Creatives: Desmond Wong

How did a Singaporean video game about cats become a cult favourite around the world? It's not so im-paw-sible after all.

Creatives: Desmond Wong

Of 30,000 titles on video game digital store Steam, the Singaporean-made Cat Quest shines bright. In the two years since its launch, it’s garnered thousands of glowing user ratings for a rare score of “Overwhelmingly Positive”. This 2D role-playing game is the brainchild of The Gentlebros, a game development studio Desmond Wong co-founded with Leon Ho and Nursyazana Zainal.

Cat Quest has since sold over half a million copies and raked in a seven-figure sum. The second instalment, Cat Quest 2: The Lupus Empire, drops this month.

How in the world did Cat Quest become a thing?

Role-playing games have always been really bloated, grim affairs, but Cat Quest is cute, accessible and simple to play. Lots of people emailed us to say how happy the game made them; some parents even shared how Cat Quest helped them introduce their kids to gaming! A seven-year-old girl from the US wrote us a letter to thank us for making such a cute game and she drew lots of cats on it.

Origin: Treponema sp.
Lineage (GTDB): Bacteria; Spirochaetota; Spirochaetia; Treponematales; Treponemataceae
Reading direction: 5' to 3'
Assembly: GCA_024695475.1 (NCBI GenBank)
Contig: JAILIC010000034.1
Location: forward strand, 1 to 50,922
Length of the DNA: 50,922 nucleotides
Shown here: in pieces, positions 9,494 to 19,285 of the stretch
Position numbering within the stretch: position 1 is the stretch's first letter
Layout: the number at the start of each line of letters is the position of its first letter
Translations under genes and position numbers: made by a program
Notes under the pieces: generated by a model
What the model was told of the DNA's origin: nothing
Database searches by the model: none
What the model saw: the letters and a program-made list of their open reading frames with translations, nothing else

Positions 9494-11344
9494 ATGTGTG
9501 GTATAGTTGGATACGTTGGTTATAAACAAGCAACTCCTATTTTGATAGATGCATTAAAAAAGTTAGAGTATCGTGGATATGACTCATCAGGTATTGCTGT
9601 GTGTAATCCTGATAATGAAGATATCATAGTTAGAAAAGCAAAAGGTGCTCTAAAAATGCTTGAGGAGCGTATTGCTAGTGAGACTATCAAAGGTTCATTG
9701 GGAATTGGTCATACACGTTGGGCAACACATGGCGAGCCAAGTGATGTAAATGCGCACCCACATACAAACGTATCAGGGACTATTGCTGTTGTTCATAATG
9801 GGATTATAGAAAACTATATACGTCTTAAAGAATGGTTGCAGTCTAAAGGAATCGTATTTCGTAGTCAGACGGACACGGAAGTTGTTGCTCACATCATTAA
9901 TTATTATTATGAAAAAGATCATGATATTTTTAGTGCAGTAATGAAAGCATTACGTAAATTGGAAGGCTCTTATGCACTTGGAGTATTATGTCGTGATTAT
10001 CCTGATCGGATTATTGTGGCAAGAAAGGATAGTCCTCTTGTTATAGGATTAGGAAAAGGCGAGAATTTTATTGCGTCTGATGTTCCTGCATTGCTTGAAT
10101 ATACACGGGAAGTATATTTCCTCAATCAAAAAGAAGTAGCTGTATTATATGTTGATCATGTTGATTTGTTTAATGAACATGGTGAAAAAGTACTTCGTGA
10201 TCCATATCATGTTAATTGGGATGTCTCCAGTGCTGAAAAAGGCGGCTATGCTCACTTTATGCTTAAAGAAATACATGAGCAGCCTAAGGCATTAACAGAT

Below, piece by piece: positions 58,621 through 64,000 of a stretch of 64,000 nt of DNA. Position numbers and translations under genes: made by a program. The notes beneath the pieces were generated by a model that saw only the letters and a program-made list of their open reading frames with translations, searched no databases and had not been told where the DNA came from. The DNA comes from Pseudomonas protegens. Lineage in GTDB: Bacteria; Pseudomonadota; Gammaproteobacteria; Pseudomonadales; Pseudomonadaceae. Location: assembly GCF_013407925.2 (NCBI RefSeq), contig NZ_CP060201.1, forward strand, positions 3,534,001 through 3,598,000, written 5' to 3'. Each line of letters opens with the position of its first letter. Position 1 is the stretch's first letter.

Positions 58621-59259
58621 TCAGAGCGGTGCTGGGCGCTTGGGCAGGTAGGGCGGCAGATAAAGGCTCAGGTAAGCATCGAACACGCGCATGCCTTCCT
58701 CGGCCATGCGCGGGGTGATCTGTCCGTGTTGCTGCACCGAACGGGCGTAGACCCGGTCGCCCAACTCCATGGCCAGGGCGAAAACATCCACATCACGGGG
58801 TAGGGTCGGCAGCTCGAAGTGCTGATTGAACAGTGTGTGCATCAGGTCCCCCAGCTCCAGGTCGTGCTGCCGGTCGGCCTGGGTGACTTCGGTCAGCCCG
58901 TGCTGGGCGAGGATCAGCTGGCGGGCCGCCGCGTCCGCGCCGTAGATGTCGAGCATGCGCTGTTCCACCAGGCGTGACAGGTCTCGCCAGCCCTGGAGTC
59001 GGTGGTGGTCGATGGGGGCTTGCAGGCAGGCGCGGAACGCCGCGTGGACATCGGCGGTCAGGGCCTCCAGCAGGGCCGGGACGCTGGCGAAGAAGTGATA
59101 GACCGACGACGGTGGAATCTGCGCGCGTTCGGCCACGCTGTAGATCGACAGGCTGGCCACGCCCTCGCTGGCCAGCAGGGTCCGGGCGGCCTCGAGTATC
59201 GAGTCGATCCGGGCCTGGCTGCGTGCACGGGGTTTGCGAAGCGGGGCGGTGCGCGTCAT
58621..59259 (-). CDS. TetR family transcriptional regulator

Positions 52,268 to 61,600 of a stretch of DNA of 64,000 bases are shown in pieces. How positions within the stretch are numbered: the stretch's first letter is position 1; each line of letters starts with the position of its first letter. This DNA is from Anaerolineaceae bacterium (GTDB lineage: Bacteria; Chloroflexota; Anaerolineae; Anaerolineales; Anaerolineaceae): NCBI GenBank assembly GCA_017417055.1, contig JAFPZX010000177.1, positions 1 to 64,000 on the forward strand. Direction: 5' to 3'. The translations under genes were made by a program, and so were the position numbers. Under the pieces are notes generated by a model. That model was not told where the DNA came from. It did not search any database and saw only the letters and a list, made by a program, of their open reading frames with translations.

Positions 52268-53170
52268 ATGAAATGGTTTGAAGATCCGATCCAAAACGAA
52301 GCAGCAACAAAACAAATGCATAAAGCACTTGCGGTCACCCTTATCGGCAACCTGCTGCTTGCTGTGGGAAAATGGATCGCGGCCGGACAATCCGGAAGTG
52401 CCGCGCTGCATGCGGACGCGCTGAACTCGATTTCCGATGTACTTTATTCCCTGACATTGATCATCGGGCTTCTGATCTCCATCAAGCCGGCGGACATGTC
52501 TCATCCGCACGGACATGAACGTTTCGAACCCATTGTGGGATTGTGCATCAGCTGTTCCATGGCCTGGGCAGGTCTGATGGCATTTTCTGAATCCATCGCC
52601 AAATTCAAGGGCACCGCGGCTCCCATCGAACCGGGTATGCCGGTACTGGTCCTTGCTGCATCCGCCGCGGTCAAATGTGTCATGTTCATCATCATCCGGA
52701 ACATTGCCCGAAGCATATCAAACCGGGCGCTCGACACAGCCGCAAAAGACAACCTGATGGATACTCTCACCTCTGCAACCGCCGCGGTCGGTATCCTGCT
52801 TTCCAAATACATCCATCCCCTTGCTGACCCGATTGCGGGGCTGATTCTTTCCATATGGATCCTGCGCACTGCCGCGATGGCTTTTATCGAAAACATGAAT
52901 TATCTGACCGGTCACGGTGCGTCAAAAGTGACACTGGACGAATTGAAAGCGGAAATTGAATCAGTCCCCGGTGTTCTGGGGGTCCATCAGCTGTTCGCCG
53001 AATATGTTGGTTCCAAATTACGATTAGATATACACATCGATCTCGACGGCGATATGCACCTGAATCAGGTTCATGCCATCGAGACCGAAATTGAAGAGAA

How did you build on the concept and design for Cat Quest 2?

For Cat Quest, I looked at a whole bunch of stuff such as Pokémon for inspiration but I eventually drew what I felt was cute. For example, every house has cat ears, and trees are super-cuddly. For Cat Quest 2, I am introducing dogs so the environments have been designed with their passion for digging up and burying stuff in mind.

Toughest bit about what you do?

Developing a game can make you feel as if you’re constantly having to solve problems. You don’t know if it will work out until the end so sometimes it can become demoralising.

Do you think video games will become cultural artefacts?

Yes. Video games are like movies, cartoons and books; they are things we will pass down to the next generation. When I was young, my father and brother introduced me to video gaming and — this may sound clichéd — my fondest childhood memories revolved around these games. Now I’m introducing gaming to my niece, who loves playing the old-school Mario games. It’s wonderful to know that my work will impact a younger generation.

Read more about Singapore’s other creative minds here.

This story first appeared in the September issue of A.

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